Brazil Exemplifies Global Move toward Clean Energy

Wrapping up a six-day tour of the Amazon Rain Forest and semi-arid areas of Northeast Brazil before Christmas, World Bank President Paul Wolfowitz called for stronger global action on protecting the environment and developing energy alternatives for economic growth and fighting poverty.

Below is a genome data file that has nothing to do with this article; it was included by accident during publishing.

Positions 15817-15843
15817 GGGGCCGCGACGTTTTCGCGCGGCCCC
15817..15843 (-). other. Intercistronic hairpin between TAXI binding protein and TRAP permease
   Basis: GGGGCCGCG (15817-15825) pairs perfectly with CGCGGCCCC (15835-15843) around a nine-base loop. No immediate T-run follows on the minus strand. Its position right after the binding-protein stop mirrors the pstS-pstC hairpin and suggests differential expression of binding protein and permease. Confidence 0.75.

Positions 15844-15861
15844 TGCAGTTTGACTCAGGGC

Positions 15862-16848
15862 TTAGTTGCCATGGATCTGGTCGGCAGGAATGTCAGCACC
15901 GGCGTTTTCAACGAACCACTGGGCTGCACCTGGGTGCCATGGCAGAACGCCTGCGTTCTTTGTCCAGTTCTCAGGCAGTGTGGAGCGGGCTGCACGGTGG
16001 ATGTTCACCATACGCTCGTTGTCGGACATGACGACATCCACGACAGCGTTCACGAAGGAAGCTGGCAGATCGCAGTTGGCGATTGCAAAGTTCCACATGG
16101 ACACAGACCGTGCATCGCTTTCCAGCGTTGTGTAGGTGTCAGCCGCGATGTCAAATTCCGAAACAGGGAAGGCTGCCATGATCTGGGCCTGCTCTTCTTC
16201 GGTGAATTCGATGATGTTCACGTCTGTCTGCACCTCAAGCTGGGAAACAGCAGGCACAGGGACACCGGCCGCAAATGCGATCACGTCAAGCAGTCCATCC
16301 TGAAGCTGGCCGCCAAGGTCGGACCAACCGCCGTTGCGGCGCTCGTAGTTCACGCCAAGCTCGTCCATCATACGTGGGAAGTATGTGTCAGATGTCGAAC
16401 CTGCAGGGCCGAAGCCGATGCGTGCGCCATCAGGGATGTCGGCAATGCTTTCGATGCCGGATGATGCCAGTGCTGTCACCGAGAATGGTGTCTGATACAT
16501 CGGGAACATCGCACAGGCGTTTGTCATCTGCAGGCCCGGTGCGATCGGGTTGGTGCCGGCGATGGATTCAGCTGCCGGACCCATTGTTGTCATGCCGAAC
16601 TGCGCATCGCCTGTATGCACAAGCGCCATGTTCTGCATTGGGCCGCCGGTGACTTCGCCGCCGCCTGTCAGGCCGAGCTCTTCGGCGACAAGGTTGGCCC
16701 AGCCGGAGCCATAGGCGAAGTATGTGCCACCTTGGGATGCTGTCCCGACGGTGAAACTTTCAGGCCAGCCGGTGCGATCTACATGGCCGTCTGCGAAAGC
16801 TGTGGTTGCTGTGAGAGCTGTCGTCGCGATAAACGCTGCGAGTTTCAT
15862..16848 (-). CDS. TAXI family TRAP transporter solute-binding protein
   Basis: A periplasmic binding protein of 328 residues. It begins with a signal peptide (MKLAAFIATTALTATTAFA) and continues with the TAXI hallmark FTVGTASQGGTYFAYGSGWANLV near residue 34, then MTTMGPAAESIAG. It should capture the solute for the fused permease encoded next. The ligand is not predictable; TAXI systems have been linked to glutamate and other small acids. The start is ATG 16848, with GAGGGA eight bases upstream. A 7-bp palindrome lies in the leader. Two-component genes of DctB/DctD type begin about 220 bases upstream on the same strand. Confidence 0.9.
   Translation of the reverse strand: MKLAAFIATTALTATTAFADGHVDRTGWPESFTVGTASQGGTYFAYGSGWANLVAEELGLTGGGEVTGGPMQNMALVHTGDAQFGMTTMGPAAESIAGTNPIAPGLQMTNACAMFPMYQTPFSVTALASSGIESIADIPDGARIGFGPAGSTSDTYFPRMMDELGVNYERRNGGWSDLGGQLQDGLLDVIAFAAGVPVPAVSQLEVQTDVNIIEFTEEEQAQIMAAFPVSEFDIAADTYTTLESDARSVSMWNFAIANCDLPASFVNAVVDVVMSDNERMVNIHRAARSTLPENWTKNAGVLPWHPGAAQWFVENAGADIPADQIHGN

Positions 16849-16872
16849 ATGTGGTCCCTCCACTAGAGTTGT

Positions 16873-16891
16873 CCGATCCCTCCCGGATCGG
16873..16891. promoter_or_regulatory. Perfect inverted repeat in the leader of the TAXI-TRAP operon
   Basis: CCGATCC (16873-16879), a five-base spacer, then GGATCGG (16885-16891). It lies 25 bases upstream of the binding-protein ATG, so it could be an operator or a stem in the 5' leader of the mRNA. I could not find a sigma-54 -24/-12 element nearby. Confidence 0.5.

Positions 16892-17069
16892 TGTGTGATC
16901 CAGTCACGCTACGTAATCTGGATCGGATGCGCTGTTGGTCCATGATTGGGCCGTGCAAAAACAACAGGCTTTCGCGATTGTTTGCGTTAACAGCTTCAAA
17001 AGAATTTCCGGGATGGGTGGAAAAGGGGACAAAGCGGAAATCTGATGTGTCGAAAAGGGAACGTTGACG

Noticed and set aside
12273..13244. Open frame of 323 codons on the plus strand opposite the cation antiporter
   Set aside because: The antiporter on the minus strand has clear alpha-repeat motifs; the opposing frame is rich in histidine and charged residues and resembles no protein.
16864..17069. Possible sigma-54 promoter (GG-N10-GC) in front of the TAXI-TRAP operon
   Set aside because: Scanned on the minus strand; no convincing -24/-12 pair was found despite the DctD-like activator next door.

“There is an urgent need to do more, both on the global and local levels, to preserve a healthy Brazil for future generations of Brazilians. For many reasons, this is important not just to Brazilians but to all of us,” Wolfowitz said at a Special Session of the Sao Paulo Forum on Climate Change. He emphasized how global warming and the drought in the Amazon have devastating effects on those who are most vulnerable — the poor. “This past year alone, we have seen a major drought in the Amazon destroy fish and crops-the lifeline for indigenous communities. When poorly managed development damages the environment, it is often the poor who suffer the most. They are often poor because they already live in fragile environments which make them particularly vulnerable,” said World Bank President Paul Wolfowitz. Noting that as developing countries grow, their demand for energy will also grow, countries like China, India, Mexico and Brazil, said Wolfowitz, are leaving behind a trail of environmental footprints on their path. Brazil as a global leader on clean energy has much to share with the world in this area. Today, 42 percent of Brazil’s energy use comes from renewable sources, compared with 6 percent for OECD countries. Around 90 percent of Brazil’s electricity comes from hydropower. Brazil is also the world’s largest producer and consumer of fuel ethanol from sugarcane as a transportation fuel, an achievement possible because it is the world’s most efficient producer of sugarcane, which accounts for about 60 percent of the cost of ethanol production. The ethanol program in Brazil is saving around 180,000 barrels per day of gasoline, valued at about US$4 billion per year. This means that about 24 million tons less CO2 are added to the atmosphere each year. According to Wolfowitz, there is a need for broad, consistent environmental policies that balance the importance of encouraging development and protecting natural resources-to reap the double dividends that may be possible. He also noted that the World Bank could help in three ways: by stimulating knowledge sharing and policy advice at the local and global levels; by supporting partnerships on global public goods; and by providing financial resources for development. In closing, he said that for the World Bank, Brazil is more than a borrower: it is becoming a major global player as a donor, exporter of knowledge, and leader on the environment.

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